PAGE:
Spend enough time around the water cooler with people who represent employers before the National Labor Relations Board and you will invariably hear comments like “the deck is stacked against us” or “the Board simply does the unions’ bidding,” etc. Such comments just as invariably rest on gut feelings, an experience in a discrete case or two, or the fact that those who came before us said such things.
There is a kernel of truth. After all, the National Labor Relations Act, the federal statute that is enforced by the NLRB, is appropriately employee slanted to counter “the fist inside the velvet glove” and other inbalances of power in the workplace. Nevertheless, we should expect neutrality from the federal agency charged with enforcing the law. Indeed, the new Regional Director for Region 13 in Chicago recently affirmed that “When investigating unfair labor practice allegations, the Board agent acts as an impartial investigator, and throughout the investigation, it is the duty of the Board agent to assertively seek out all material evidence in the spirit of providing me with a complete picture of the events so as to permit an informed decision on the case.” The ChiRO Update Winter 2012 (Final).
Yet gut feelings persist, as do the recurring chants of bias or favoritism. Just this past December, a Committee on Oversight and Government Reform concluded that, “it appears the NLRB has turned into a voice for unions instead of the neutral arbiter of labor disputes.” December 13, 2012 Staff Report, “President Obama’s Pro-Union Board: The NLRB’s Metamorphosis from Independent Regulator to Dysfunctional Union Advocate,” p. 10. That report focused on, among other things, the Board’s prosecution of Boeing for transferring production from a unionized site to a non-union site, it’s reversal regarding “micro-unions”, its rule-making requiring employers to post notices about the right to act collectively under the NLRA, etc. But Board decision-making has always reflected, to some degree, the ideology of the party that controls the White House. What about at the regional level, where the great majority of labor/management disputes are administered?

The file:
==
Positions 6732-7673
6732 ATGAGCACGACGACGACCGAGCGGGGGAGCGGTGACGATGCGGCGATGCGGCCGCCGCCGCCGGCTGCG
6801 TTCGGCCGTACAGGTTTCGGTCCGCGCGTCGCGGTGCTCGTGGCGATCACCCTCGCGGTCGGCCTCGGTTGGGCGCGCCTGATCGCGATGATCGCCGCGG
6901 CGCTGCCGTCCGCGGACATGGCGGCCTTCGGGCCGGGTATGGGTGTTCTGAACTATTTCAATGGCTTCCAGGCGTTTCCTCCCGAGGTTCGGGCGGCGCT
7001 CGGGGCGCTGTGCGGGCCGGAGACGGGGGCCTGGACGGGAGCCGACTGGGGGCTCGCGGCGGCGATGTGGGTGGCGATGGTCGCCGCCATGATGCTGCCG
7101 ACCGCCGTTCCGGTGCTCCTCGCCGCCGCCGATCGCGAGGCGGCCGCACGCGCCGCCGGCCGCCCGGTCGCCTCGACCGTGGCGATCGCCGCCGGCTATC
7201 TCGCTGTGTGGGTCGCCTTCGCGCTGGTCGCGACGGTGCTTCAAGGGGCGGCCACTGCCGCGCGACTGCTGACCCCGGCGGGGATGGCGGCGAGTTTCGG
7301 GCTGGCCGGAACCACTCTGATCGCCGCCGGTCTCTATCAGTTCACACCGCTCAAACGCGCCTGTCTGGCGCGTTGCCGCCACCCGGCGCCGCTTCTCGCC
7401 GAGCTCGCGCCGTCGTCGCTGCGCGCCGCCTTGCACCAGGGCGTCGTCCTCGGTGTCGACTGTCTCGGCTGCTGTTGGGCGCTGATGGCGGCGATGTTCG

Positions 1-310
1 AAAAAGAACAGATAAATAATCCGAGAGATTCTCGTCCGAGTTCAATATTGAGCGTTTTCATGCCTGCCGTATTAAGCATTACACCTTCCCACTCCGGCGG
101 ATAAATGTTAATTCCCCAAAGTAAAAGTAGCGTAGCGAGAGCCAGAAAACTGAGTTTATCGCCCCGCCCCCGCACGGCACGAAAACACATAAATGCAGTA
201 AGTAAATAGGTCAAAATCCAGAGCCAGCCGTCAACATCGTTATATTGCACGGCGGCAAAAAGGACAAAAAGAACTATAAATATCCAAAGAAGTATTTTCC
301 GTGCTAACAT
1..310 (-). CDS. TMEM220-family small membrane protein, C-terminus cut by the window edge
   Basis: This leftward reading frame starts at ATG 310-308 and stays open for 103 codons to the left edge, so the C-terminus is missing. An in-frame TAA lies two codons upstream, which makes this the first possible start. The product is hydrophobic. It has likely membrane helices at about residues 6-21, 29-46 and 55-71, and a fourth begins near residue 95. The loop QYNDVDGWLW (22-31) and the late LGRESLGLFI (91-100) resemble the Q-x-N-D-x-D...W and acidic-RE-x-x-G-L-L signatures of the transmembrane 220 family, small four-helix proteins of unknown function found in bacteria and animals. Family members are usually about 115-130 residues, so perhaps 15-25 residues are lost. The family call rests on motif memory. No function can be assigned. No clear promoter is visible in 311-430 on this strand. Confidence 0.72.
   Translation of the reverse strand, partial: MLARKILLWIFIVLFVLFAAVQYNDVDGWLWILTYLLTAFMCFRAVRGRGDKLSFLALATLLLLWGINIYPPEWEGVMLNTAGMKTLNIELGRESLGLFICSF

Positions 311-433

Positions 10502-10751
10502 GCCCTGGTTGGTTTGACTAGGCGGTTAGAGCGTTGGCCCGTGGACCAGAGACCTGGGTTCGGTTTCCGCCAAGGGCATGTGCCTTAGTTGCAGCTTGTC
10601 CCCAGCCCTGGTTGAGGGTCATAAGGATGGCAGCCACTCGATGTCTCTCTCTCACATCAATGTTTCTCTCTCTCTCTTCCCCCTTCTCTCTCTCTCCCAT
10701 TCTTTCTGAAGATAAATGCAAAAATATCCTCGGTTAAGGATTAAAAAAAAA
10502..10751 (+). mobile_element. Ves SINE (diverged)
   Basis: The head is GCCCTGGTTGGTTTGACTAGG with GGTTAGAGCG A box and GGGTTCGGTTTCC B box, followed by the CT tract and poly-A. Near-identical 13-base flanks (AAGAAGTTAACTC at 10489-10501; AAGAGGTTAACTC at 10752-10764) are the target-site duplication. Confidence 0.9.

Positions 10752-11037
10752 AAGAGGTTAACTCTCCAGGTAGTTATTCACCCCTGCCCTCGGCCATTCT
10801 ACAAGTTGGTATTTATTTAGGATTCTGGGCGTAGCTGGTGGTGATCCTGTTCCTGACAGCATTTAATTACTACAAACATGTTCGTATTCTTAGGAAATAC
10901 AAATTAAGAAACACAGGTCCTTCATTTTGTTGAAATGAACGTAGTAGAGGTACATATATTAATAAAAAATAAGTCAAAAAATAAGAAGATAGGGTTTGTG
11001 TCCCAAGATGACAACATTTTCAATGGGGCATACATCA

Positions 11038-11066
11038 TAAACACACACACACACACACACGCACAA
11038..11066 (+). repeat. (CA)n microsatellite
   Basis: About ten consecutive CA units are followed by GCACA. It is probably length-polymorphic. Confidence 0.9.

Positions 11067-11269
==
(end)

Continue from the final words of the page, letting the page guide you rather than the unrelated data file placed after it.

Part of the answer may be found on Twitter. Twitter provides more than just the ability to communicate outwardly. It has also become a way to harness incoming media and information. By choosing who to “follow” on Twitter, you can hand tailor the delivery of information and news. Want to keep abreast of what the environmental movement is doing? Then you might follow “@Greenpeace” to receive whatever information that organization is tweeting.
Just for fun, we looked at Region 13’s Twitter page. At the time we checked, the Chicago Regional office was following 174 other Twitter accounts. Of the 174 accounts it had chosen to follow, 119 belonged to unions, plaintiff/employee attorneys, and pro-labor organizations. Just 26 were neutral, 11 were government accounts, and 16 were aligned with management. We gave the benefit of any doubt to the “neutral” category.
Have you heard the saying, Show me who your friends are and I’ll tell you who you are? If that’s true, then Region 13 (at some level) might have a little explaining to do.